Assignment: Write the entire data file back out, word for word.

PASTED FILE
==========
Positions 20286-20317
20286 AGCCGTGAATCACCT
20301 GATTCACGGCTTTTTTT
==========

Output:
Positions 20286-20317
20286 AGCCGTGAATCACCT
20301 GATTCACGGCTTTTTTT